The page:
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FYI

Media Beat: April 24, 2019

Media Beat: April 24, 2019

By David Farrell

Streaming set to exceed cable subs in 2020

The number of Canadian households paying for at least one streaming video service will eclipse traditional TV subscribers next year, according to a report on consumer habits prepared by Convergence Research Group.  


Last year, Canadian TV subscribers declined by 204,000, and another 253,000 cancellations are expected this year, the report says. – David Friend, Canadian Press

theScore lobbies for legalized sports betting

One of Canada’s top sources for sports news has tasked a lobbyist with convincing the federal government to legalize sports betting. Peter Curtis, a founding partner of Toronto-based Pathway Group, filed a registration with the federal Office of the Commissioner of Lobbying last week to lobby on behalf of theScore, which operates a popular sports news app and website,

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Earlier this year, theScore announced it intended to become the first media company to launch a sportsbook to facilitate betting on games in the United States. – . – Marco Vigliotti, iPolitics

Younger listeners abandoning radio for the digital universe

New data from Edison Research’s Share of Ear study indicates that among the 25-54 age group, the number of minutes spent listening to podcasts (out of total time spent listening to audio) grew by 180 percent between 2014 and 2019, which amounts to a 17 percent growth year over year. By comparison, AM/FM radio listening in that same age group decreased by 22 percent and streaming increased by 30 percent. – Billboard

Sri Lanka’s ban on social media forces a question nobody wants to ask: What if a global media network is impossible?

In the aftermath of a series of coordinated terrorist attacks Sunday, Sri Lanka blocked social-media sites in the country. According to TheNew York Times, the move was “a unilateral decision” on the part of the government, made out of fear that misinformation and hate speech could spread on platforms such as Facebook and Instagram and sow confusion or even incite more violence. Prime Minister Ranil Wickremesinghe pleaded with Sri Lankans to “please avoid propagating unverified reports and speculation.”

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This wasn’t the first time Sri Lanka had cut access to social media. – Ian Bogost, The Atlantic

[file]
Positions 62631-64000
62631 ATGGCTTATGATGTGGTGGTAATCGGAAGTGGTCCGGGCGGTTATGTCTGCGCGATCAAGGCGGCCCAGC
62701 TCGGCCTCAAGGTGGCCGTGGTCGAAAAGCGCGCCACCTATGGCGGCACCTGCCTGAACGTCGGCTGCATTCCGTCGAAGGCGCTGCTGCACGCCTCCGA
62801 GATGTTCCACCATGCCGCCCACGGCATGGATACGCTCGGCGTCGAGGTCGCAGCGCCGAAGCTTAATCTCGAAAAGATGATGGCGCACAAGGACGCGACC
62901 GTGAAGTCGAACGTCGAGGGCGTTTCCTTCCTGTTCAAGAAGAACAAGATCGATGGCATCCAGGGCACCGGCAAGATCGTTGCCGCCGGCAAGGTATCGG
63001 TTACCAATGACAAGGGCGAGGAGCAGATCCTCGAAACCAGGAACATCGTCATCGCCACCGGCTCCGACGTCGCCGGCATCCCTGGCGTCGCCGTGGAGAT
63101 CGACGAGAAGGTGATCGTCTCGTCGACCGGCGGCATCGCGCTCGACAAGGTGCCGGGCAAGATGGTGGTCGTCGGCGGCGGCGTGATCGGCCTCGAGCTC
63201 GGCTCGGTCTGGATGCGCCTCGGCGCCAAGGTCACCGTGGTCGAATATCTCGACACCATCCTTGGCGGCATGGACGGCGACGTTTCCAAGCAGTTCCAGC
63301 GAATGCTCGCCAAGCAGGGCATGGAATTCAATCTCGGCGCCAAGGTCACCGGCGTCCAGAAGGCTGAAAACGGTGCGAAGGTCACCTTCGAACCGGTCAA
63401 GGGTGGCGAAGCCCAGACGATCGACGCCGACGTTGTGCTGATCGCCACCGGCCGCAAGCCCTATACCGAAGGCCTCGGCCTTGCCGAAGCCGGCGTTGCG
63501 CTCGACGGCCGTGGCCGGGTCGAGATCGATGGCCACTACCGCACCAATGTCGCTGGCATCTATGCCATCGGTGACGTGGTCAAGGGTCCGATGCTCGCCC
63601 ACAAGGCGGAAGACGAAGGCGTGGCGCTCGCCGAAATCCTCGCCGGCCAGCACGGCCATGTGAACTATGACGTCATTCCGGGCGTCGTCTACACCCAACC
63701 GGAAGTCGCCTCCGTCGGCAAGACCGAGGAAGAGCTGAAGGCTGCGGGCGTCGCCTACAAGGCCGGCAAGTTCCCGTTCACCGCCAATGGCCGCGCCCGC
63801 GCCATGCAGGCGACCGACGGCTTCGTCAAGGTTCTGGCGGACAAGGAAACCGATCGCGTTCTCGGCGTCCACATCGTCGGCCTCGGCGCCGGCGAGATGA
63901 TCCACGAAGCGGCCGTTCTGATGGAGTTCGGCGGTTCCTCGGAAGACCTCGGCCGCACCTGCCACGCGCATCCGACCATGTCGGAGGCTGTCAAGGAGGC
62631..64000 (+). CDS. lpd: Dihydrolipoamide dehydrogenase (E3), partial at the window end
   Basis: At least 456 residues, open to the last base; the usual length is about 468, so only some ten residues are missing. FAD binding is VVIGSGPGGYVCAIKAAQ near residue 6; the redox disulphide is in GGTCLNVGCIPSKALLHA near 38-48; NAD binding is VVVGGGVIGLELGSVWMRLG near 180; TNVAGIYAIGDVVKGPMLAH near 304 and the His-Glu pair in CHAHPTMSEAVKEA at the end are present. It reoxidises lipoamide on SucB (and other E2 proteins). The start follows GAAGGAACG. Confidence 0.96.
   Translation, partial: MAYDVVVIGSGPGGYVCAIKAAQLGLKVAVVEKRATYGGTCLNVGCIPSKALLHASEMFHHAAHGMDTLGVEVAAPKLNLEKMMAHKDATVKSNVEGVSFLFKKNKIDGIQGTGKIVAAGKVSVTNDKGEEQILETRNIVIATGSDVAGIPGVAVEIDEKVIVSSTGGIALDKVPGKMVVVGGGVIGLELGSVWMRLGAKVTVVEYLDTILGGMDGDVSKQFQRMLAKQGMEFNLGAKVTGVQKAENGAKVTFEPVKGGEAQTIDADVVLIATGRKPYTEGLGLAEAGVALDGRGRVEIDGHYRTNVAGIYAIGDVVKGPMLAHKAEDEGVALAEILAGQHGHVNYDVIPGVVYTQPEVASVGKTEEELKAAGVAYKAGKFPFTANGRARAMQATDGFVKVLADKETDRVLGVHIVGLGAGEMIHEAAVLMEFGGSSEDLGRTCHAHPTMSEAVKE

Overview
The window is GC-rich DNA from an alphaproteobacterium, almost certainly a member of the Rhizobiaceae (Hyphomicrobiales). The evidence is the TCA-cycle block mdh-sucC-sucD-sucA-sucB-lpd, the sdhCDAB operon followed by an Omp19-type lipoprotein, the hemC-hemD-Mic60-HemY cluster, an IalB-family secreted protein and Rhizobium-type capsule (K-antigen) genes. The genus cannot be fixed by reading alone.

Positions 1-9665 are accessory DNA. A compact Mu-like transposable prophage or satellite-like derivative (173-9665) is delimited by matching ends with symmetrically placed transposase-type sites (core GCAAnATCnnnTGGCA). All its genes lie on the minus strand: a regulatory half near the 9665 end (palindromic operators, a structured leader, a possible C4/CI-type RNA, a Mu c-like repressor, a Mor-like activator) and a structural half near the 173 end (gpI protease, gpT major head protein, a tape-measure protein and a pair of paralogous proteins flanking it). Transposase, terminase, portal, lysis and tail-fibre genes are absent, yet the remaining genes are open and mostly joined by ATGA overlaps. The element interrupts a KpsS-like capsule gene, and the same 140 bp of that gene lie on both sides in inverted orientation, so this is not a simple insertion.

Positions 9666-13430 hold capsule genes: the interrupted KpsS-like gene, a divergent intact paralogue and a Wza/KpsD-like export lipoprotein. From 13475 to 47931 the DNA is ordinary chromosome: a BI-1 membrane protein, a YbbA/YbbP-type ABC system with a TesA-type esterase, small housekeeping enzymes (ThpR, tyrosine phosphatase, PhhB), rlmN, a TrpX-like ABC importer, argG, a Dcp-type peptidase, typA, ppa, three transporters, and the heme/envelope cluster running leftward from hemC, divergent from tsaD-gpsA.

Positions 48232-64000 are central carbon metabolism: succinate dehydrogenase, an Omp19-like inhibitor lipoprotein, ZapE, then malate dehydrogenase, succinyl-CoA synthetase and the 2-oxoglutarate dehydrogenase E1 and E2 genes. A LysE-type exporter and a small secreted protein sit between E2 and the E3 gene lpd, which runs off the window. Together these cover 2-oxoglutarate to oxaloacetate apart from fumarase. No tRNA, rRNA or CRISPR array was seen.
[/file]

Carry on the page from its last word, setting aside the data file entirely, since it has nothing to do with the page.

Media outlets fight to keep Harvey Weinstein's sex assault hearing open

News organizations are going to court in hopes of pulling back the curtain on Harvey Weinstein's next court appearance in his sexual assault case.

Prosecutors contend the hearing should be closed to protect Weinstein's right to a fair trial and for the privacy of women whose allegations against him are not part of the underlying criminal charges. Weinstein's lawyers say news coverage could taint the jury pool. – Associated Press

Twitter profits rise as quarterly ad revenue doubles

The company posted profit of US$190.8 million, or 25 cents per share, for the first quarter. After adjusting for one-time gains and costs, earnings rose 10 percent to $66.4M, or 9 cents per share. Analysts surveyed by Zacks Investment Research forecast earnings of 15 cents per share. Revenue in the period came in at $786.9M, beating analyst forecasts of $774.9M. – AP

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Shaq’s Classic Song ‘You Can’t Stop the Reign’ Featuring Biggie Is Finally on Streaming Services
Rb Hip Hop

Shaq’s Classic Song ‘You Can’t Stop the Reign’ Featuring Biggie Is Finally on Streaming Services

There's a more explicit Biggie verse in the vault, according to the NBA legend.

Shaq’s classic with Biggie is finally available on streaming services. The news was broken by FakeShoreDrive on X earlier this week, and the Hall of Fame big man confirmed the news Thursday afternoon (June 13).

The year is 1996 and Shaquille O’Neal and the Notorious B.I.G. are two of the biggest figures in their respective fields. Shaq was entering the last year of his deal with the Orlando Magic before he headed west to the Los Angeles Lakers at the end of the 1995-1996 season. Biggie was getting ready to release his sophomore album, Life After Death, while in the throws of a beef with 2Pac. Big name-dropped the NBA player on the song “Gimme the Loot” off his debut album, Ready to Die, and the two had a mutual respect for each other ever since.

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